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What Do the SEC's New Continuing Disclosure Requirements Mean for Governmental Borrowers?

January 28, 2019

As reported in our October 10, 2018 alert, the Securities and Exchange Commission has amended Rule 15c2-12 (the "Rule"), which governs continuing disclosure by state and local governmental borrowers to add two new material events requiring disclosure within 10 business days after they occur. Unlike the other 14 material event notice requirements, application of these two new requirements may be less obvious and requires more careful analysis.

The two new events are:

(15)    Incurrence of a financial obligation of the issuer or obligated person[1], if material, or agreement to covenants, events of default, remedies, priority rights, or other similar terms of a financial obligation of the issuer or obligated person, any of which affect security holders, if material; and 

(16)    Default, event of acceleration, termination event, modification of terms, or other similar events under the terms of a financial obligation of the issuer or obligated person, any of which reflect financial difficulties.

With the February 27, 2019 compliance date approaching, and with many underwriters and municipal advisors focusing more closely on the new requirements, this alert offers more detailed analysis of steps governmental borrowers can take to facilitate compliance when they are required to do so.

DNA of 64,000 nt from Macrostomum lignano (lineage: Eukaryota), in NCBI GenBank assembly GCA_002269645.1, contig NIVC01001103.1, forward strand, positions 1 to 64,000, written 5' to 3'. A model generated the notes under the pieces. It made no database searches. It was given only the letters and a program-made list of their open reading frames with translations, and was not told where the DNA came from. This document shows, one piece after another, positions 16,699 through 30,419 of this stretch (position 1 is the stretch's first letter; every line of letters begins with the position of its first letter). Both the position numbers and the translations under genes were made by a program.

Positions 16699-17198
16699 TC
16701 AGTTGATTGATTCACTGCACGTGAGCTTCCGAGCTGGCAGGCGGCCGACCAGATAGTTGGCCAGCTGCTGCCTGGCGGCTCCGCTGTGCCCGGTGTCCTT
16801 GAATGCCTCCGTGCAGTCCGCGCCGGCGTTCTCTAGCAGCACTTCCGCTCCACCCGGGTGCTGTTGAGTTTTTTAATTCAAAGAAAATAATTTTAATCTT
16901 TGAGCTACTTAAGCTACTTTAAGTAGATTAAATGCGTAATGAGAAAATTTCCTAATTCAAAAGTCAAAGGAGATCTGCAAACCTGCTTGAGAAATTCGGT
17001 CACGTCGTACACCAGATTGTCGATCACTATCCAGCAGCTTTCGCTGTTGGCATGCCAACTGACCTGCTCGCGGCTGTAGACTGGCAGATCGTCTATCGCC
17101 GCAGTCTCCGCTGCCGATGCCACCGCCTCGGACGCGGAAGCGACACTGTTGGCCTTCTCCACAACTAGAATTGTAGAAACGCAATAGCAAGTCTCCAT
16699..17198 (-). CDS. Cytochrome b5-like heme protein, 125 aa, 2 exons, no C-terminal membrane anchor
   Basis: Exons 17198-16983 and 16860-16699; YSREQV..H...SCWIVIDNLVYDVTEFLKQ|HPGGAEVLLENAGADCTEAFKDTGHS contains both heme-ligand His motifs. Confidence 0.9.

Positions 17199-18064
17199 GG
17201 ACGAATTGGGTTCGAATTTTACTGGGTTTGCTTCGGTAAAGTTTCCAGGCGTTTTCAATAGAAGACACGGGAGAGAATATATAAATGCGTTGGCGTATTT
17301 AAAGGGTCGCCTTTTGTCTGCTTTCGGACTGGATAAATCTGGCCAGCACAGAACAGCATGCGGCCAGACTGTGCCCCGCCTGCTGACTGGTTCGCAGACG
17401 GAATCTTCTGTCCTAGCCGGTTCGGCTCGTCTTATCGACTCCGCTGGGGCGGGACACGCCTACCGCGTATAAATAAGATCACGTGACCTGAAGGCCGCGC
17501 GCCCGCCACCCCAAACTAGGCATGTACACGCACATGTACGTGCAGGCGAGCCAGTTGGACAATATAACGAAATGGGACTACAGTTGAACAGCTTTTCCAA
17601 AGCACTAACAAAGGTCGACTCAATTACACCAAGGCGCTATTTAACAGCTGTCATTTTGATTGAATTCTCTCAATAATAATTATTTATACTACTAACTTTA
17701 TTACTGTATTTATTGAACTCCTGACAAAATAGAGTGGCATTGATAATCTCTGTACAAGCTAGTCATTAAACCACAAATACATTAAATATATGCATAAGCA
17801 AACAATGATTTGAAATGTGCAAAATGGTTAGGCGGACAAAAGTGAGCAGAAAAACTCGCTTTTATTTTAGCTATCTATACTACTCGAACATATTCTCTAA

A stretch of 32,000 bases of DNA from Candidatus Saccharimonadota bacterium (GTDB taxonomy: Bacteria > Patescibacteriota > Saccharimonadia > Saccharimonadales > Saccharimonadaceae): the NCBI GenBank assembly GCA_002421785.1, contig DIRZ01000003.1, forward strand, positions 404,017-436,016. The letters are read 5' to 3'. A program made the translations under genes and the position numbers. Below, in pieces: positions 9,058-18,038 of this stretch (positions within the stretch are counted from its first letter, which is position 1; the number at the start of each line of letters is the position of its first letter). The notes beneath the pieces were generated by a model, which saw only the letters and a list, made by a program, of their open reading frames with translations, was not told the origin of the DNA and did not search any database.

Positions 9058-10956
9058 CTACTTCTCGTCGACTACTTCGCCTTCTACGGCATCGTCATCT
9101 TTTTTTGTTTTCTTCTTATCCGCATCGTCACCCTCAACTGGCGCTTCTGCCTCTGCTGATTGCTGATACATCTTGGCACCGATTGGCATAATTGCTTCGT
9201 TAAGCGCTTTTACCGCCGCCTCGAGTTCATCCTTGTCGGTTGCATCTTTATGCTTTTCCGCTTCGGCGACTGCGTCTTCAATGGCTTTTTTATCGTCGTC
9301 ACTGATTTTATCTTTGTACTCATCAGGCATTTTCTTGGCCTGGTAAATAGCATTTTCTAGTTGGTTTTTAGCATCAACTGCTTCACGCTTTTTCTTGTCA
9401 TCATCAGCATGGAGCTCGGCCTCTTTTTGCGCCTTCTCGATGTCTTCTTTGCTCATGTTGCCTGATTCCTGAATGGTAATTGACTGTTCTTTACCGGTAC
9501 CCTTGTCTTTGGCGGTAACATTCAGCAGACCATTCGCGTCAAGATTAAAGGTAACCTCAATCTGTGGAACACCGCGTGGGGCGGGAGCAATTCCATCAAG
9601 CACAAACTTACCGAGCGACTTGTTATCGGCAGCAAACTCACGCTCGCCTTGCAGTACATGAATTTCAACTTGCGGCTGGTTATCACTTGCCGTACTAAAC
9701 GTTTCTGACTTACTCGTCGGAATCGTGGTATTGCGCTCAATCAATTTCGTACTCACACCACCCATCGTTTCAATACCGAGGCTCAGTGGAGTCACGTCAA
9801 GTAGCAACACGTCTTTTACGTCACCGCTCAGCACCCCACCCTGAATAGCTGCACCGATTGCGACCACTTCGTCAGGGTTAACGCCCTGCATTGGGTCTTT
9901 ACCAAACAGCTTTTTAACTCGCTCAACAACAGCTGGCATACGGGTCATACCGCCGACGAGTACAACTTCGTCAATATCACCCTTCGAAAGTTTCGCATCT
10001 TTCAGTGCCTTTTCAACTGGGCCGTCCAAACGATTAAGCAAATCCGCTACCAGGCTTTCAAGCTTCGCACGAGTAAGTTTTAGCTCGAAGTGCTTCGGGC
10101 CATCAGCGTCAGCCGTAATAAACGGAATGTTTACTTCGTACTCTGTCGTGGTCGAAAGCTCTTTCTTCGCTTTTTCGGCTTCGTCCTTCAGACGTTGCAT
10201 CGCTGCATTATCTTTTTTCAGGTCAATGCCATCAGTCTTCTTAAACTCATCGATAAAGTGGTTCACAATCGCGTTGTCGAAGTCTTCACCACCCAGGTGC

When Will Issuers Need to Comply?

The amendments apply to continuing disclosure undertakings (CDU's) for publicly offered bonds or notes which are delivered on or after February 27, 2019. Until an issuer sells debt obligations with a CDU containing the new material events, the amendments have no effect on that issuer's continuing disclosure obligations.

What Are The New Material Events?

While the existing 14 events (including payment defaults, draws on reserves, unscheduled draws on credit enhancement, or changes in credit enhancement, adverse tax actions or opinions, material changes to bondholder rights, refundings, bond calls, rating changes, changes in trustee, mergers or bankruptcy) which continue to apply are fairly straightforward, the new requirements require disclosure within 10 business days of:

What Is A "Financial Obligation?"

A financial obligation does not include any debt obligation for which the borrower posted an official statement and provided a CDU, or ordinary operating liabilities.

A financial obligation does include:

"Debt Obligations" include:

What Information Must Be Filed?

The answer to this question is a bit open-ended, involves the exercise of judgment and depends on the facts and circumstances in the broader context.

Under event (15), only "material" financial obligations must be disclosed. The SEC release does not define "material." In addition, borrowers must provide certain information about the financial obligation, where material. While guidance on this question is likely to evolve, a rule of thumb may be that if a holder of a security for which the borrower has provided a CDU would find financial obligation terms relevant to a decision to buy or sell the security, and the price at which to do so, the name of the financial obligation and relevant terms should be included in the event filing.

Examples of terms to be disclosed include: